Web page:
Cancer Prevention Tips Sanford NC

Eating red meat increases cancer risk. Why is red meat so bad? Recent research revealed at least part of the answer as chronic inflammation. Read on to find out more information on the connection between red meat and cancer.

John L Peterson
(919) 775-8183
1013 Carthage St
Sanford, NC
Specialty
Hematology / Oncology

Data Provided by:
Michael Poole
(856) 325-6644
1013 Carthage St
Sanford, NC
Associated Hospitals
Wake Rsrch Assocs

Russell Roman Hill, MD
PO Box 837
Glen Alpine, NC
Specialties
Oncology (Cancer), Gynecological Oncology
Gender
Male
Education
Medical School: Univ Of Mn Med Sch-Minneapolis, Minneapolis Mn 55455
Graduation Year: 1978

Data Provided by:
Mathew Paul Sinesi, MD
(757) 889-5238
301 Academy St S
Ahoskie, NC
Specialties
Oncology (Cancer), Radiation Oncology
Gender
Male
Education
Medical School: Boston Univ Sch Of Med, Boston Ma 02118
Graduation Year: 1983

Data Provided by:
Christopher A Philippart, MD
(252) 634-9901
PO Box 12187
New Bern, NC
Specialties
Oncology (Cancer), Radiation Oncology
Gender
Male
Education
Medical School: Bowman Gray Sch Of Med Of Wake Forest Univ, Winston-Salem Nc 27157
Graduation Year: 1994
Hospital
Hospital: Craven Reg Med Authority, New Bern, Nc

Data Provided by:
John Peterson
(916) 734-5907
1013 Carthage St
Sanford, NC
Specialty
Oncologist
Associated Hospitals
Wake Med

Amy Pickar Abernethy, MD
(919) 668-0647
Box 3436,
Durham, NC
Specialties
Oncology (Cancer)
Gender
Female
Education
Medical School: Duke Univ Sch Of Med, Durham Nc 27710
Graduation Year: 1994

Data Provided by:
Denise A Levita, MS
(336) 716-0327
Medical Center Blvd,
Winston Salem, NC
Specialties
Oncology (Cancer)
Gender
Male
Education
Graduation Year: 2007

Data Provided by:
Carolyn Sartor, MD
(919) 966-7700
CB 7512,
Chapel Hill, NC
Specialties
Oncology (Cancer), Radiation Oncology
Gender
Female
Education
Medical School: Univ Of Mi Med Sch, Ann Arbor Mi 48109
Graduation Year: 1992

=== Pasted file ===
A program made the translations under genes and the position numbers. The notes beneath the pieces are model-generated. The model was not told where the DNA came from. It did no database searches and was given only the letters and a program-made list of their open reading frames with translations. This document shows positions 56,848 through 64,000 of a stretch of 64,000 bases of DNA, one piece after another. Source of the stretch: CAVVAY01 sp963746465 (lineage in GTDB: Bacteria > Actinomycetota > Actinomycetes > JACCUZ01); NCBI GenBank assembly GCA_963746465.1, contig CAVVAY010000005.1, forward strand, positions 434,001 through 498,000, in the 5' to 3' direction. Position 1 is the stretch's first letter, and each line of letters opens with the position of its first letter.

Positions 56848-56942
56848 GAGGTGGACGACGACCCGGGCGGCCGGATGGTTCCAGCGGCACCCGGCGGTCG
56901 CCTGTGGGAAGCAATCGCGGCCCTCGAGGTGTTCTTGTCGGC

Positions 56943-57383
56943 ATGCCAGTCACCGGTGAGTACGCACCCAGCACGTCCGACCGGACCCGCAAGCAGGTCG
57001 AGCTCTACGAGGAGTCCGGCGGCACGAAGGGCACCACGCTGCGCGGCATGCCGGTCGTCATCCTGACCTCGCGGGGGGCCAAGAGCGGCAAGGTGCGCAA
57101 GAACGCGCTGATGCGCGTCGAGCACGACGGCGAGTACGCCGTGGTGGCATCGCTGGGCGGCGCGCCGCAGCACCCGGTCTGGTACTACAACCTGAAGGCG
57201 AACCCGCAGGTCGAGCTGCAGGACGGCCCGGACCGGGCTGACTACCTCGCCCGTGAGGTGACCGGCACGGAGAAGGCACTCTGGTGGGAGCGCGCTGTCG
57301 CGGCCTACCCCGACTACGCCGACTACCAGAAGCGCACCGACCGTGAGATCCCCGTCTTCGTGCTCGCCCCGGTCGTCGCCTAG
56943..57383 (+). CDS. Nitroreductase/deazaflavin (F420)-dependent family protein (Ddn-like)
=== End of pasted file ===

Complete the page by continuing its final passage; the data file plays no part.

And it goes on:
Data Provided by:
David L Williams
(910) 692-2061
400 Nw Broad St
Southern Pines, NC
Specialty
Hematology / Oncology

Data Provided by:
Data Provided by:

Connection Between Red Meat and Cancer

Provided by: 

By Beth Bence Reinke

Yet another study—this one including more than half a million people—confirms what our docs have been warning us about: Eating red meat increases cancer risk. So we can’t help but wonder, Why is red meat so bad? Recent research revealed at least part of the answer as chronic inflammation. Scientists discovered that red meat introduces a certain sugar molecule that the body doesn’t recognize, therefore causing an inflammatory immune response. This response leads to chronic inflammation—a known risk factor for cancer. But there is good news: As the inflammation goes down, so does the risk. Speaking of chronic inflammation, instead of using nonsteroidal anti-inflammatory drugs (NSAID) to reduce it, simply reach in your spice cabinet. According to Bharat Aggarwal, PhD, professor of cancer medicine at the University of Texas MD Anderson Cancer Center, natural anti-inflammatories like curcumin (found in turmeric and curry powder) are effective against chronic inflammation without the side effects of prescription or OTC drugs. Aggarwal recommends taking 500 mg of curcumin a day.
—Beth Bence Reinke

Author: Beth Bence Reinke

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